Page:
75 voters

All Of The Fictional Businesses In 'The Office'

Updated December 16, 2019 419 votes 75 voters 2.2k views13 items

List RulesVote up the local businesses you'd happily patronize if you lived in the show's fictionalized world.

For a sitcom about the soul-crushing mundanity of an office job, the American version of The Office has a surprisingly rich world. Specifically, a fictionalized version of the city of Scranton, Pennsylvania that might not be the actual city, but feels just as genuine as the real thing. 

The show's writers achieved depth and verisimilitude by populating their Scranton with many different businesses. Over the years, Office fans became as fond of these made-up companies as they were fond of Jim, Pam, Michael, and Dwight. 

Did you ever want to grab a slice at Pizza by Alfredo? Or enjoy some caffeinated dancing at Cafe Disco? Or rock some sweet gear from Athlead? Or just hang out at the Scranton Business Park?

  • 1

    Disaster Kits Limited

    Photo: NBC

    One of the Five Families occupying the Scranton Business Park, Disaster Kits Limited doesn't get much screentime. It first appears in the 14th episode of Season 4, "Chair Model." When another business in the office park, W.B. Jones Heating & Air, undergoes renovations, their construction workers take up Dunder Mifflin's parking spaces, and a meeting of the five main businesses of the office park is convened.

    Disaster Kits Limited is represented by its owner, Paul Faust. The actor who plays Paul Faust is also named Paul Faust, and he owns a real company called Disaster Kits Limited. However, the real one is located in New York City, not Scranton.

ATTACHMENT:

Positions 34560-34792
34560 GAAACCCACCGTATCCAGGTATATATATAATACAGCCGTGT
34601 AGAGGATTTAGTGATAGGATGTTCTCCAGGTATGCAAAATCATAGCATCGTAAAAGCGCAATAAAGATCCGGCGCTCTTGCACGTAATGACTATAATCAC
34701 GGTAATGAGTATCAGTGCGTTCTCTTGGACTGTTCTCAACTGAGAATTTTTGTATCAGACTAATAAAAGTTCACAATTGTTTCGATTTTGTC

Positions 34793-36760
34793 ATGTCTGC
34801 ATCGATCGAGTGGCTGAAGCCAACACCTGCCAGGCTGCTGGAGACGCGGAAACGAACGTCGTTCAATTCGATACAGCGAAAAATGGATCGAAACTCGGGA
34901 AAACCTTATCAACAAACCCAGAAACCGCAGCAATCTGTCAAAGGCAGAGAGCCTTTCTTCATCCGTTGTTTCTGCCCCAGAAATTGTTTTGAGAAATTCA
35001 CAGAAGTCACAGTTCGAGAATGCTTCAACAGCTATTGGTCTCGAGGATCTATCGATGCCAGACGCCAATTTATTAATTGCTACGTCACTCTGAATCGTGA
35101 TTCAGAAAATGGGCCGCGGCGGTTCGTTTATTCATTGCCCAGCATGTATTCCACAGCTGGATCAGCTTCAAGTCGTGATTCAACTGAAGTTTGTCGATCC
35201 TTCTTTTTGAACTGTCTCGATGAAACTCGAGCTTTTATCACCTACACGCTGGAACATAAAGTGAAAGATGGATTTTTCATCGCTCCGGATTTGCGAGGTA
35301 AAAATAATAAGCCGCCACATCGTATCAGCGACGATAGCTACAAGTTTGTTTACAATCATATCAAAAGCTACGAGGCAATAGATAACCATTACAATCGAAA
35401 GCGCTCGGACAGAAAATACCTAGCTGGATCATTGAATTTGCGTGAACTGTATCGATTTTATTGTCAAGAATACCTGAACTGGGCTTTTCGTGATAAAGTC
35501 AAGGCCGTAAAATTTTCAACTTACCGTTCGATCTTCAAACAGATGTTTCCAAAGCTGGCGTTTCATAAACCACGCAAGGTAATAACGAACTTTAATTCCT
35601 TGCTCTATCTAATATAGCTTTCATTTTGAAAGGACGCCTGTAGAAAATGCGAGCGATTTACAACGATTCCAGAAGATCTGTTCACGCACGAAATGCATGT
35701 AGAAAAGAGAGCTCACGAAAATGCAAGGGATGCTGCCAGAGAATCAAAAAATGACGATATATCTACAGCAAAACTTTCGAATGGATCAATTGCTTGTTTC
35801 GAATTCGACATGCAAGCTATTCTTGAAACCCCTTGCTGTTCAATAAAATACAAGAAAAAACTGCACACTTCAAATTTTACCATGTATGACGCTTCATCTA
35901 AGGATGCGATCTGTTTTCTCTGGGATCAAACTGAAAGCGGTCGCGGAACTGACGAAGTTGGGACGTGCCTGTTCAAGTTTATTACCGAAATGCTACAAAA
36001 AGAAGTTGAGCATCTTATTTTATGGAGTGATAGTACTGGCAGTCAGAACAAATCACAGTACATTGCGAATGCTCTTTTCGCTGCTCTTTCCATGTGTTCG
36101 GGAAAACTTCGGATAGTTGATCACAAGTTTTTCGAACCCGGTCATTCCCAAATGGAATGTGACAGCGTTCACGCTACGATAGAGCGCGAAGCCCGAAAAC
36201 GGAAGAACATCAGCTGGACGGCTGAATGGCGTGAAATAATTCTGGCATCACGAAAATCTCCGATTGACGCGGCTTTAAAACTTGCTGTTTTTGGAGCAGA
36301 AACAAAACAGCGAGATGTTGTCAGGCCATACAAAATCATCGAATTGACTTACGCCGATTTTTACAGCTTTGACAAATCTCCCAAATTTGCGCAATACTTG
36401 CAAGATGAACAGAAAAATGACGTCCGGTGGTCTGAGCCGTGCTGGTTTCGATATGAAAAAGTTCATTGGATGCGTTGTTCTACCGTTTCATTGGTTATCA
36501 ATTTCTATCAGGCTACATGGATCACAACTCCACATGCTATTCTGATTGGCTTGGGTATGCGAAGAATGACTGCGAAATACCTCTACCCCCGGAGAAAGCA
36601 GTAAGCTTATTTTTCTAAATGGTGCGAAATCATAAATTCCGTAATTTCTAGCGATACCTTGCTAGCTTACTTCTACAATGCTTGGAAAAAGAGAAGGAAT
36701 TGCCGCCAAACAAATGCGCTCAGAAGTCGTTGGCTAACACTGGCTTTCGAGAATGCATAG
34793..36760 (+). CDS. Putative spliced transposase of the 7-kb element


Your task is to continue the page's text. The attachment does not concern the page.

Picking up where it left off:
Good business?
  • 2

    Vance Refrigeration

    Photo: NBC

    Probably the most recognizable business in The Office that isn't Dunder Mifflin, Vance Refrigeration is one the "Five Families" of the Scranton Business Park, occupying suite 210. The owner, Bob Vance, has a habit of repeating his full name and company name when introducing himself: "Bob Vance, Vance Refrigeration." Some fans think this is just a strange verbal tic. But it's more likely that Bob is trying to get free publicity for his business. 

    Both Bob and his company appear in numerous episodes over the years. Bob donates a mini-fridge as the grand prize for Casino Night. When Michael and Dwight buy "marijuana" to frame Toby, they buy it from two Vance Refrigeration employees, Leo and Geno. Bob even ends up marrying Dunder Mifflin salesperson Phyllis Lapin, and fans rooted for Bob and Phyllis almost as much as they rooted for Jim and Pam.

    Good business?
  • 3

    Michael Scott Paper Company

    Photo: NBC

    Several times over the show's nine seasons, employees of the Scranton branch start businesses on the side. Only one of them pose a direct threat to Dunder Mifflin: Michael Scott Paper Company. In Season 5, Michael, feeling disrespected by Dunder Mifflin, resigns and starts his own paper company from the ground up. He recruits Pam and, later, Ryan to join him. 

    Michael immediately proves just as inept at running a company as he is at managing an office, and Pam regrets quitting her receptionist job. But after Michael rents office space at the Scranton Business Park, he starts poaching clients from Dunder Mifflin. Eventually, David Wallace decides the simplest solution is to buy out Michael Scott Paper Company and bring Michael back into the fold. 

    Good business?
  • 4

    Sesame Avenue Daycare Center For Infants And Toddlers

    Photo: NBC

    Dwight once again tries to turn the Scranton Business Park closet into a business in the second episode of Season 7, "Counseling." After hearing that Jim and Pam are looking for a daycare closer to the office, Dwight hastily throws together something called the Sesame Avenue Daycare Center For Infants And Toddlers. 

    It's not exactly child-friendly. The "language skills and cognitive development area" is just an optometrist's eye chart. There's a poster for the Insane Clown Posse, with the words "Insane" and "Posse" crossed out. And instead of adult supervision, the doors just lock from the outside so the kids can't escape. Jim and Pam end the tour by shutting the door, locking Dwight and his cousin Mose inside. 

    Good business?